from typing import List, Tuple
import itertools

from pwn import *

def solve(data: bytes):
    def brute_set(bs: bytes):
        res: List[int] = []
        for i in range(256):
            success = True
            for b in bs:
                if chr(b ^ i) not in "abcdef0123456789":
                    success = False
            if success:

        return res

    def try_key(key: Tuple[int, int, int, int]):
        return "".join([
            chr(d ^ key[i % 4])
            for i, d in enumerate(data)

    a = brute_set(data[::4])
    b = brute_set(data[1::4])
    c = brute_set(data[2::4])
    d = brute_set(data[3::4])

    keys = itertools.product(a, b, c, d)

    for key in keys:

connection = remote("", 5000)

connection.recvuntil("""Authorization failed!
connection.send("np" * 25)

for i in range(25):
    data = connection.recvuntil("\nREADY")[:-6]
    if len(data) > 26:



With Apologies to OOO’s Infrastructure

At this point, we had only two and a half hours left in the competition, and were in a close third place. Sleep had been a luxury all weekend, and I was less than confident in our ability to find the missing piece of the puzzle. However, we had found 8 possible prefixes, missing only 5 nibbles each, for a total of 23 bits of entropy.

Now, for those keeping score at home, this means that there were a total of 8,388,608 possible keys to try. On a whim and a prayer, I hacked together a script to try all of them. Limiting myself to 32 simultaneous connections (in hopes that it wouldn’t prevent other players from hitting the problem) and 8 checks per connection, I was able to achieve a throughput of roughly 250 keys per second. Unfortunately, this meant that I only had roughly a 1 in 4 chance of solving it before the competition ended. My options at this point were: risk causing a DOS for other teams, or eat the 25%.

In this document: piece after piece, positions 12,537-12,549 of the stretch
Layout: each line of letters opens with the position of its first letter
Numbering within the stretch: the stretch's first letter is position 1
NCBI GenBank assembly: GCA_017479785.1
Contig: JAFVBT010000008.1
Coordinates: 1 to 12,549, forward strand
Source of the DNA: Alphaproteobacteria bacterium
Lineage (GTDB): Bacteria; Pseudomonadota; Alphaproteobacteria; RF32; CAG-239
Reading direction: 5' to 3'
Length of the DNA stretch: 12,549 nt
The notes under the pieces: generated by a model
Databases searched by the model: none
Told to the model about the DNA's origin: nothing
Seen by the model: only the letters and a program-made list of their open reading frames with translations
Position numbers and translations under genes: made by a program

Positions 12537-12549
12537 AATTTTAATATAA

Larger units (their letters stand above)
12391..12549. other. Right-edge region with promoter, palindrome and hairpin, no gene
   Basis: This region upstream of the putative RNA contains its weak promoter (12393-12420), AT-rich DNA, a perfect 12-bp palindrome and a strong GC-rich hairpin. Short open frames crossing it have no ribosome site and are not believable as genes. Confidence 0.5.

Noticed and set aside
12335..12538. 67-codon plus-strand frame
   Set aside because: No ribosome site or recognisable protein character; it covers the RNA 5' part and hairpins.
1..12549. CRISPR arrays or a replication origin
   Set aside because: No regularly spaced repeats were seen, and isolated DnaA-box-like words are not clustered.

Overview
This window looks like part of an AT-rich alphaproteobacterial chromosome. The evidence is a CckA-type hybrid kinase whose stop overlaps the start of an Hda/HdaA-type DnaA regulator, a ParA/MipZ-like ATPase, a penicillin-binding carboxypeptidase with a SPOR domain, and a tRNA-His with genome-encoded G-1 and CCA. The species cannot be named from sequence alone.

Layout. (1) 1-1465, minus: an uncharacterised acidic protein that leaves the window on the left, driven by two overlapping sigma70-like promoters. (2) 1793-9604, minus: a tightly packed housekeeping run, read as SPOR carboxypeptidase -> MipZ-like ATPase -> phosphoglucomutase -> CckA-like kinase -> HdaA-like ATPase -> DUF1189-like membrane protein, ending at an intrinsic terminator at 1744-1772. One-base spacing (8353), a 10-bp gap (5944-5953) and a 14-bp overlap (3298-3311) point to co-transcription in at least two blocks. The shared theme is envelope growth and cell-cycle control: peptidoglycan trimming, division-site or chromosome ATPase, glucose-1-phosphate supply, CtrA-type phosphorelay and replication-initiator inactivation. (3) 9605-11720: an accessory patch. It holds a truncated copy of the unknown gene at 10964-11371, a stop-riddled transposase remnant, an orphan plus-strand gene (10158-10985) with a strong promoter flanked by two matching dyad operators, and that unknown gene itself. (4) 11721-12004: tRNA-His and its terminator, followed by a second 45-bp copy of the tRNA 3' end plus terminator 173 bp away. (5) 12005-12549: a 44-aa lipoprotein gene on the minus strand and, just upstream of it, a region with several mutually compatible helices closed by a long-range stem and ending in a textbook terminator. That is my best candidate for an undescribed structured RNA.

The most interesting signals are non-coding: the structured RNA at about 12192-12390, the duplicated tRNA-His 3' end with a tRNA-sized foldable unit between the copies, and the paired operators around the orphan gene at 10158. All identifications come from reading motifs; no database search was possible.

Ultimately, I decided that since this was almost certainly not the intended solution, I should not risk making the service unavailable, so I accepted the fact that I was unlikely to actually get the flag.

However, by sheer luck, the flag happened to be in the first 1.8 million or so of my enumeration. Thus, with only 30 minutes left in the game, I was able to solve the problem and we took the lead.

Speaking to the problem’s author afterward, I realized just how close we had come to solving it the intended way. That register I mentioned earlier, r0, whose value I couldn’t pinpoint was actually the result of a sys_open ARM syscall. That call returns the number of open file descriptors of the program, a number that was ever increasing due to a mishandling of close in the n command. Howeverw I had noticed a while back that the v command also did not close its file descriptor. I assumed this was just a bug, since I didn’t see any way to use it.

Consequently, if we had caught the origin of that register, we would have had all the information we needed to solve it with only 8 tries, not 8 million.


Regardless of my own ineptitude, Tiamat was an excellently silly challenge, and a lot of fun to solve. Full kudos to Erik for putting it together, and to my teammates for solving it with me!